While most of the world is west of Korea, a lot of the players flew in from the east.
Out of the 100 players registered for Day 1B, 34 are from Japan.
The Japanese contingent has been steadily growing throughout the years despite the fact that gambling is illegal in Japan. This hasn't hurt poker's popularity in the Land of the Rising Sun though. While they can't play poker for money, it's perfectly acceptable to play poker for fun.
Sponsored by PokerStars, the Japan Poker League hit the island back in 2007. The league would set up poker tables in bars throughout Japan and players would earn points. Then, for the final, players were given chips based off of the amount of points they had accumulated.
The prize for these tournaments included packages to the APPT.
Japan got a taste for poker and wanted more. The Japan Poker League has since been replaced by the Japan Poker Tour. The tour is a mix of live and online events with a live grand final. In the final, players are rewarded with packages to the Macau Poker Cup and APPT events.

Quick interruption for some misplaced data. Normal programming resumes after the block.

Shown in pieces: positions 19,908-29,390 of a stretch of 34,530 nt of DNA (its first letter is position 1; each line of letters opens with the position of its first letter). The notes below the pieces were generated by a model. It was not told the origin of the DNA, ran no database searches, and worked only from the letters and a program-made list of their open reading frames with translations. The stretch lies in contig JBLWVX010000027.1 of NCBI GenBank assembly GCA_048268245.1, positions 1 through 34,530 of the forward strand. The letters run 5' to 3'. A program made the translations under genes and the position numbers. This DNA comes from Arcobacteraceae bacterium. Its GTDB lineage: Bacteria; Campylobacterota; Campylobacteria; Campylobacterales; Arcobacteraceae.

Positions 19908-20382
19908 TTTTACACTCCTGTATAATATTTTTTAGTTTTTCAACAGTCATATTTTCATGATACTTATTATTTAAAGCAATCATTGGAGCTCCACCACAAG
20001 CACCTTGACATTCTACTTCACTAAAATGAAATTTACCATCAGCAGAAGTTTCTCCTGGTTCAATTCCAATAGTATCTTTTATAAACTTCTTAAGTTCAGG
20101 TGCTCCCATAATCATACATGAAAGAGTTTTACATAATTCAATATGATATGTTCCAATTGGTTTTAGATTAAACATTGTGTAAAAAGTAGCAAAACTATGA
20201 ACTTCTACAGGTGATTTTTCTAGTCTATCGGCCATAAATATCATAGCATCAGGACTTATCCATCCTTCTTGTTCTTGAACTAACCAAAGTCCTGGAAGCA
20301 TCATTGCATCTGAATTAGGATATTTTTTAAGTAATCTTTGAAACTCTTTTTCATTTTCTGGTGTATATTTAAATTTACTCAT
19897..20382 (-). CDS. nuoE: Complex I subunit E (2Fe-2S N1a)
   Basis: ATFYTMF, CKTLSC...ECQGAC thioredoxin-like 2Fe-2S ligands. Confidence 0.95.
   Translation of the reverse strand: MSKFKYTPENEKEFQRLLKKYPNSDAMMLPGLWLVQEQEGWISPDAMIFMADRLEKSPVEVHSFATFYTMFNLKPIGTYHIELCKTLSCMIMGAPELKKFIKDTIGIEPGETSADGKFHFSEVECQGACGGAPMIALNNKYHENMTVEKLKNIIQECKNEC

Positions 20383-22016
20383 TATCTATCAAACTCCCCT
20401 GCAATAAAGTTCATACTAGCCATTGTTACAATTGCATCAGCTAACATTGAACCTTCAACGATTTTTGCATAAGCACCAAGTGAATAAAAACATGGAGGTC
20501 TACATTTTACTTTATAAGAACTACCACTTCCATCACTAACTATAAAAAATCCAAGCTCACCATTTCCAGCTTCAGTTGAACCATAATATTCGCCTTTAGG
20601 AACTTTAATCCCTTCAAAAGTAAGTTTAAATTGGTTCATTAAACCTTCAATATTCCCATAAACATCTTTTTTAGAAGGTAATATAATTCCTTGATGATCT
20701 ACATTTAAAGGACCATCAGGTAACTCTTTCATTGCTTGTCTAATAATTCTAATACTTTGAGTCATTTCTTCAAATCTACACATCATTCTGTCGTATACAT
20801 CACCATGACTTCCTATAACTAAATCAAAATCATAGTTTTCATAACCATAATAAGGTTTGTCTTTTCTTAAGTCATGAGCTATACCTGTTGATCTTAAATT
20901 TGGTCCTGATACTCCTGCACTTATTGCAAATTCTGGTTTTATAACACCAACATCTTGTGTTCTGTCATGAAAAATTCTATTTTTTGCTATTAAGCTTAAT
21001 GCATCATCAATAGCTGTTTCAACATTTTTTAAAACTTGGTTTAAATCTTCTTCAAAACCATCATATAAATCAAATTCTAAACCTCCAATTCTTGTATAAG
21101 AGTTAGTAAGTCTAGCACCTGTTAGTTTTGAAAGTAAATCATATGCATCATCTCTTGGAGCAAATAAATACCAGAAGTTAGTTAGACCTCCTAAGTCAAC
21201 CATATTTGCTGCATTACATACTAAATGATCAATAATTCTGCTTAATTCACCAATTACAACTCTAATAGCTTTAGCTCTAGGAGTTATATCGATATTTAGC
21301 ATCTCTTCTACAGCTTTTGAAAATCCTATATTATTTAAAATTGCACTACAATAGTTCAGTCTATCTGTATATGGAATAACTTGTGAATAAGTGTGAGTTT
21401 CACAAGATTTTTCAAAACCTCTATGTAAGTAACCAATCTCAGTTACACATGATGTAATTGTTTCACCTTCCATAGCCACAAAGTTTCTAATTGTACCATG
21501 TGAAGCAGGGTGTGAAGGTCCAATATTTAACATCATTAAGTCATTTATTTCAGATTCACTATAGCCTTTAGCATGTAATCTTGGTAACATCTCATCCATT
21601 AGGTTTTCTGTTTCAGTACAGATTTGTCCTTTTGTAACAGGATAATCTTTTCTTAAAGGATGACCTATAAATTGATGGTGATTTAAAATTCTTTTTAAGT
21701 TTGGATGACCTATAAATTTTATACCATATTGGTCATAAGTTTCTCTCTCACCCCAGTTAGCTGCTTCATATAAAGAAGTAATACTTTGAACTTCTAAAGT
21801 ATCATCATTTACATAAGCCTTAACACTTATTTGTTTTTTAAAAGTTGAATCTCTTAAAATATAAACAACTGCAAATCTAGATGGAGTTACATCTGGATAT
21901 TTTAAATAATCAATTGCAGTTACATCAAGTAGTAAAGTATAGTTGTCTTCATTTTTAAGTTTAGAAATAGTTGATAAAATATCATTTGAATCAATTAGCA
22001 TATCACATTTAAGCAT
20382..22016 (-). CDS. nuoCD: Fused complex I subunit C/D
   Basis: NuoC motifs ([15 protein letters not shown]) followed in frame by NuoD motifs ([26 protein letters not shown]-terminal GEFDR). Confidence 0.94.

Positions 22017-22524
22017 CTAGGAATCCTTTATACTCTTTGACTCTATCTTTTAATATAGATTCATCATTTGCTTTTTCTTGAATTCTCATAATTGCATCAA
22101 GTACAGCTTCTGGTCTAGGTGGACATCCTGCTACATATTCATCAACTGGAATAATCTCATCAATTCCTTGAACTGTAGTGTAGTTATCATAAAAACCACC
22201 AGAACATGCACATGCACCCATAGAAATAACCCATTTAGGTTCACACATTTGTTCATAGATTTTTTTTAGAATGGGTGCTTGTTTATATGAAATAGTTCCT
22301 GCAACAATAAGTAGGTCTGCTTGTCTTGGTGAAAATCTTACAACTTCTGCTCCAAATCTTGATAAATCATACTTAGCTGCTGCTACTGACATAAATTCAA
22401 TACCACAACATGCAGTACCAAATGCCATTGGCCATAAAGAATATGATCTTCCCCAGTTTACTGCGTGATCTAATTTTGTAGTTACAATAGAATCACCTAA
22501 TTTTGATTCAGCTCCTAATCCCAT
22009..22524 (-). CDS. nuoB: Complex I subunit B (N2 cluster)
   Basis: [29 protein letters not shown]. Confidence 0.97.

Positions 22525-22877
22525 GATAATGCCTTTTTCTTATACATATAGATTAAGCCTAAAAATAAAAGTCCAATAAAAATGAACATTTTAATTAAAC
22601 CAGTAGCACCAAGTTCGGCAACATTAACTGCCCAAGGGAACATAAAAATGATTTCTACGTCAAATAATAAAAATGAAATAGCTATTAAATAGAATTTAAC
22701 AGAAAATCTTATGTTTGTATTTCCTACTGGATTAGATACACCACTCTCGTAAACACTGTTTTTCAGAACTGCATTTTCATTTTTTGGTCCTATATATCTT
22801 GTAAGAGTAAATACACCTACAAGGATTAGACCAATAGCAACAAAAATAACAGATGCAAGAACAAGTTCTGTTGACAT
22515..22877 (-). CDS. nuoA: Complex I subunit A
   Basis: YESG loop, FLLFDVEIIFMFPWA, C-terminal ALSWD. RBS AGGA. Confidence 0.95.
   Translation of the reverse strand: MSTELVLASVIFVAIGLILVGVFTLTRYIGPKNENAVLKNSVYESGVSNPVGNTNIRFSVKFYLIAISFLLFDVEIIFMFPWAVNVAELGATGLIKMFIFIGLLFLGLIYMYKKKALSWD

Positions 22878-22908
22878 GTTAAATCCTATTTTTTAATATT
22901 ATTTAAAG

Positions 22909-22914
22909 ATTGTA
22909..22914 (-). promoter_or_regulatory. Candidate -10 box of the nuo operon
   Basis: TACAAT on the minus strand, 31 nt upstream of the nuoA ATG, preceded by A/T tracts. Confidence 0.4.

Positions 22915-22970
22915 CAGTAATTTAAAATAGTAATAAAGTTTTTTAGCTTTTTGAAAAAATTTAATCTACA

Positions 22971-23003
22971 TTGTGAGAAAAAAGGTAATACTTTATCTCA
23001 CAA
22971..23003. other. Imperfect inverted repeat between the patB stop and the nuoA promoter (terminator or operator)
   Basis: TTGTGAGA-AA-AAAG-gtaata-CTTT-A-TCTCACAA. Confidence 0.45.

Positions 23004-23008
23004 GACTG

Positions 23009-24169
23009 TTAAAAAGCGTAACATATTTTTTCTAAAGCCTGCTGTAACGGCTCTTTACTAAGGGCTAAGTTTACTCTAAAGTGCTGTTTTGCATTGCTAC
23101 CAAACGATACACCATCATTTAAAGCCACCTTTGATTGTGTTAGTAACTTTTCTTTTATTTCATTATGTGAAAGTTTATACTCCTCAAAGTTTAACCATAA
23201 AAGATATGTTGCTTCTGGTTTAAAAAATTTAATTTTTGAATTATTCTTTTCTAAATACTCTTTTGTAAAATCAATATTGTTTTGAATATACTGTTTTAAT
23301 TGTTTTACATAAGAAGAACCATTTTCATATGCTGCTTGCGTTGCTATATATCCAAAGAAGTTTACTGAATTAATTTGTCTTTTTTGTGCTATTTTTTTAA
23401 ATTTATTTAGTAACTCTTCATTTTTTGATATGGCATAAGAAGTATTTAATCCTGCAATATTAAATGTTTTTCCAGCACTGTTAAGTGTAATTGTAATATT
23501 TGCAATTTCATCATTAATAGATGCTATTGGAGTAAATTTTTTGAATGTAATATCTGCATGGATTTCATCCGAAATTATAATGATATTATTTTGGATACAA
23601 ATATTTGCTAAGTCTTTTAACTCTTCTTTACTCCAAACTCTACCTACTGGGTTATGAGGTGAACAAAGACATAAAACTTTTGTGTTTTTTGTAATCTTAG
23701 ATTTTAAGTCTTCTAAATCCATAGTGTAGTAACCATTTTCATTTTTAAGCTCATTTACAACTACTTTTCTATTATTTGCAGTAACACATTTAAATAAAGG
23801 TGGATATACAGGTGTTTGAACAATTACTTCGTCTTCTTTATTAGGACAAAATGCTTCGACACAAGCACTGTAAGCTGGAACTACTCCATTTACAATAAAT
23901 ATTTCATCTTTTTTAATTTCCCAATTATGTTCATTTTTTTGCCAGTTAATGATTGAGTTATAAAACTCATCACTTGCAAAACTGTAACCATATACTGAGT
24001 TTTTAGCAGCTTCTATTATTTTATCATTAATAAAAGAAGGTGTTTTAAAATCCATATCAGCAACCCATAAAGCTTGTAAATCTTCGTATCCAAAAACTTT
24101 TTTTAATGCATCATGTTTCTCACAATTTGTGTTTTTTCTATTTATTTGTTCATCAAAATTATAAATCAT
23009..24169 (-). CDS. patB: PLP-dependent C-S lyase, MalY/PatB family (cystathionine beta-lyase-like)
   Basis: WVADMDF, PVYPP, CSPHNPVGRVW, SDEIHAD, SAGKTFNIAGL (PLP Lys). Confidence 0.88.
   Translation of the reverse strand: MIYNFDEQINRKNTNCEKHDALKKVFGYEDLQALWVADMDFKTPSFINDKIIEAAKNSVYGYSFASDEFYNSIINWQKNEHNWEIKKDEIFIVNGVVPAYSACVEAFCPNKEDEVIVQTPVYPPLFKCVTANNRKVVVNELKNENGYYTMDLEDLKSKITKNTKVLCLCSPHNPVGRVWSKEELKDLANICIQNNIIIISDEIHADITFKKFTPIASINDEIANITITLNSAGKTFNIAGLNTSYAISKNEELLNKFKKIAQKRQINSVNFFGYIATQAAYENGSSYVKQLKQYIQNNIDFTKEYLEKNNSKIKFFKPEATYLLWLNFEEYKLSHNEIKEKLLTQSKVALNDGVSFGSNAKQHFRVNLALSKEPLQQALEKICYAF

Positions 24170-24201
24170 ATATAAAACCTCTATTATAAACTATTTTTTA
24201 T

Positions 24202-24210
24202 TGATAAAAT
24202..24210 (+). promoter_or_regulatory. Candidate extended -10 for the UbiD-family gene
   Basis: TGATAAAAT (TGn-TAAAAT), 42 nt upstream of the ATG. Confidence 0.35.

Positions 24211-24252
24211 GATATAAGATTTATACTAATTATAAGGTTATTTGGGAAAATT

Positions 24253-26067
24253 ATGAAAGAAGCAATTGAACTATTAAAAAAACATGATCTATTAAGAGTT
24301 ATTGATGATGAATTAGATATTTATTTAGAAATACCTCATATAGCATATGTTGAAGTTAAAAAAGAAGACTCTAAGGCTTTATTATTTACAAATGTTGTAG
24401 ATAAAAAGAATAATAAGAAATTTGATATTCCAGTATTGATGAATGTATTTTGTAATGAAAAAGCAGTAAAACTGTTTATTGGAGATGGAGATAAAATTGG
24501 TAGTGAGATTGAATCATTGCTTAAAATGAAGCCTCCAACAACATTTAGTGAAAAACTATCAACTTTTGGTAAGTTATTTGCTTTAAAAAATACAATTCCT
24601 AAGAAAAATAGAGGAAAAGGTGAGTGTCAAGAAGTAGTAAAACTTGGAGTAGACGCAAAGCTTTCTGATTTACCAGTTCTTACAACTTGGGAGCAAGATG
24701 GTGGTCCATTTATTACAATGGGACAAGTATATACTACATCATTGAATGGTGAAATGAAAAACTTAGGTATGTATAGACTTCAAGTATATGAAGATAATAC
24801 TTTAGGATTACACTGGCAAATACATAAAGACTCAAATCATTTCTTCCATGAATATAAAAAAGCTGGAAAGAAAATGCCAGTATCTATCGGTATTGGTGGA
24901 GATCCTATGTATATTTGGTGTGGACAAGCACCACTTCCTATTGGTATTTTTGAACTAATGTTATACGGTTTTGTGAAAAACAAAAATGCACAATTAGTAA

Two JPT qualifiers are present today: Torri Yusuke and Koujirou Mizukami.
The JPT has created a tight-nit community of players. Not only do they play together, they often travel in groups to live tournaments and generally enjoy each other's presence.
Poker isn't that new to them anymore and the Japanese have started to win.
Two Japanese players have won the Macau Poker Cup and the country had four cashes in last year's WSOP Main Event.
Naoya Kihara also gave Japan its first WSOP bracelet that year after winning the $5K 6-handed PLO event.
Once a rarity on the poker scene, Japanese players are quickly adding cashes and victories to their country's resume. Today, they're the most represented players in the field.
But one players is all a country needs to win. Yoshihiro Tasaka won APPT Seoul for Japan back in 2008, we'll see if someone can do it again.